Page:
Dividend paying stocks like Cera Sanitaryware Limited (NSE:CERA) tend to be popular with investors, and for good reason – some research suggests a significant amount of all stock market returns come from reinvested dividends. If you are hoping to live on your dividends, it’s important to be more stringent with your investments than the average punter. Regular readers know we like to apply the same approach to each dividend stock, and we hope you’ll find our analysis useful.
A slim 0.5% yield is hard to get excited about, but the long payment history is respectable. At the right price, or with strong growth opportunities, Cera Sanitaryware could have potential. When buying stocks for their dividends, you should always run through the checks below, to see if the dividend looks sustainable.
Companies (usually) pay dividends out of their earnings. If a company is paying more than it earns, the dividend might have to be cut. Comparing dividend payments to a company’s net profit after tax is a simple way of reality-checking whether a dividend is sustainable. Cera Sanitaryware paid out 15% of its profit as dividends, over the trailing twelve month period. With a low payout ratio, it looks like the dividend is comprehensively covered by earnings.
We also measure dividends paid against a company’s levered free cash flow, to see if enough cash was generated to cover the dividend. Cera Sanitaryware’s cash payout ratio last year was 24%, which is quite low and suggests that the dividend was thoroughly covered by cash flow. It’s encouraging to see that the dividend is covered by both profit and cash flow. This generally suggests the dividend is sustainable, as long as earnings don’t drop precipitously.
One of the major risks of relying on dividend income, is the potential for a company to struggle financially and cut its dividend. Not only is your income cut, but the value of your investment declines as well – nasty. Cera Sanitaryware has been paying dividends for a long time, but for the purpose of this analysis, we only examine the past 10 years of payments. The dividend has been stable over the past 10 years, which is great. We think this could suggest some resilience to the business and its dividends. During the past ten-year period, the first annual payment was ₹1.00 in 2009, compared to ₹13.00 last year. This works out to be a compound annual growth rate (CAGR) of approximately 29% a year over that time.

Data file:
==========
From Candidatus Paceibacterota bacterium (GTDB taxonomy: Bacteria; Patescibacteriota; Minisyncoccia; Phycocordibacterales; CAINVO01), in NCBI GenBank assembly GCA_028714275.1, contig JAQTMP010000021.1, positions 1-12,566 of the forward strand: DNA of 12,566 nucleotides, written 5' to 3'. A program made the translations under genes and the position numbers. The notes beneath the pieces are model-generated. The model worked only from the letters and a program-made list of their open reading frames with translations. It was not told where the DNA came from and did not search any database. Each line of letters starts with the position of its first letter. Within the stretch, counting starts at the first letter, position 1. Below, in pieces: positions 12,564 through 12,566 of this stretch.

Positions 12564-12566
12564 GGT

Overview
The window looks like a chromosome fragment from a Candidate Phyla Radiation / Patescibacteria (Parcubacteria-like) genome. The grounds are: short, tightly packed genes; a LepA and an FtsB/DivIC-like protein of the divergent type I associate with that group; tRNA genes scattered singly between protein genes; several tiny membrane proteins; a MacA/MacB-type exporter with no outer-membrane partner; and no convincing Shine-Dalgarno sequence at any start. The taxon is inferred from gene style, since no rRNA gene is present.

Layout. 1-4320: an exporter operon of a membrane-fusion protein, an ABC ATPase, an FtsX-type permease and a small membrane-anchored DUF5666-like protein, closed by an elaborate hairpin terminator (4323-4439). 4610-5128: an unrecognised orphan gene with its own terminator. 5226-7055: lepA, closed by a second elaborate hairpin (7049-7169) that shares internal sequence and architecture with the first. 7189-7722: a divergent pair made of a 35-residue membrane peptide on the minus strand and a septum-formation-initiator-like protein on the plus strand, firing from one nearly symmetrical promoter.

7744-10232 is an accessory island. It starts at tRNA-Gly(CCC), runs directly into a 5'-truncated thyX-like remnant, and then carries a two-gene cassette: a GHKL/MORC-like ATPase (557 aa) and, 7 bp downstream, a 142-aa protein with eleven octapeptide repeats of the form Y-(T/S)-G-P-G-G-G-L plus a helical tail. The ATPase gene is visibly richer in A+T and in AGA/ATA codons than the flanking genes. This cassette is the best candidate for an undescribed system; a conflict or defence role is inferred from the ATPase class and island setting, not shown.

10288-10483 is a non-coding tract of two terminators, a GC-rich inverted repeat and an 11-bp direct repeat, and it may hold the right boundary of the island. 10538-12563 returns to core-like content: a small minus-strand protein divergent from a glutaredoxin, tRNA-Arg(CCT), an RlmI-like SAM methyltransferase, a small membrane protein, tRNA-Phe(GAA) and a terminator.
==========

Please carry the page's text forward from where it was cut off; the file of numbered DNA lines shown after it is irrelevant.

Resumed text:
It’s rare to find a company that has grown its dividends rapidly over ten years and not had any notable cuts, but Cera Sanitaryware has done it, which we really like.
Dividend Growth Potential
Dividend payments have been consistent over the past few years, but we should always check if earnings per share (EPS) are growing, as this will help maintain the purchasing power of the dividend. Strong earnings per share (EPS) growth might encourage our interest in the company despite fluctuating dividends, which is why it’s great to see Cera Sanitaryware has grown its earnings per share at 17% per annum over the past five years. Earnings per share are growing at a solid clip, and the payout ratio is low. We think this is an ideal combination in a dividend stock.
When we look at a dividend stock, we need to form a judgement on whether the dividend will grow, if the company is able to maintain it in a wide range of economic circumstances, and if the dividend payout is sustainable. It’s great to see that Cera Sanitaryware is paying out a low percentage of its earnings and cash flow. Next, growing earnings per share and steady dividend payments is a great combination. All these things considered, we think this organisation has a lot going for it from a dividend perspective.
Companies that are growing earnings tend to be the best dividend stocks over the long term. See what the 6 analysts we track are forecasting for Cera Sanitaryware for free with public analyst estimates for the company.
Looking for more high-yielding dividend ideas? Try our curated list of dividend stocks with a yield above 3%.
We aim to bring you long-term focused research analysis driven by fundamental data. Note that our analysis may not factor in the latest price-sensitive company announcements or qualitative material.
If you spot an error that warrants correction, please contact the editor at firstname.lastname@example.org. This article by Simply Wall St is general in nature. It does not constitute a recommendation to buy or sell any stock, and does not take account of your objectives, or your financial situation. Simply Wall St has no position in the stocks mentioned. Thank you for reading.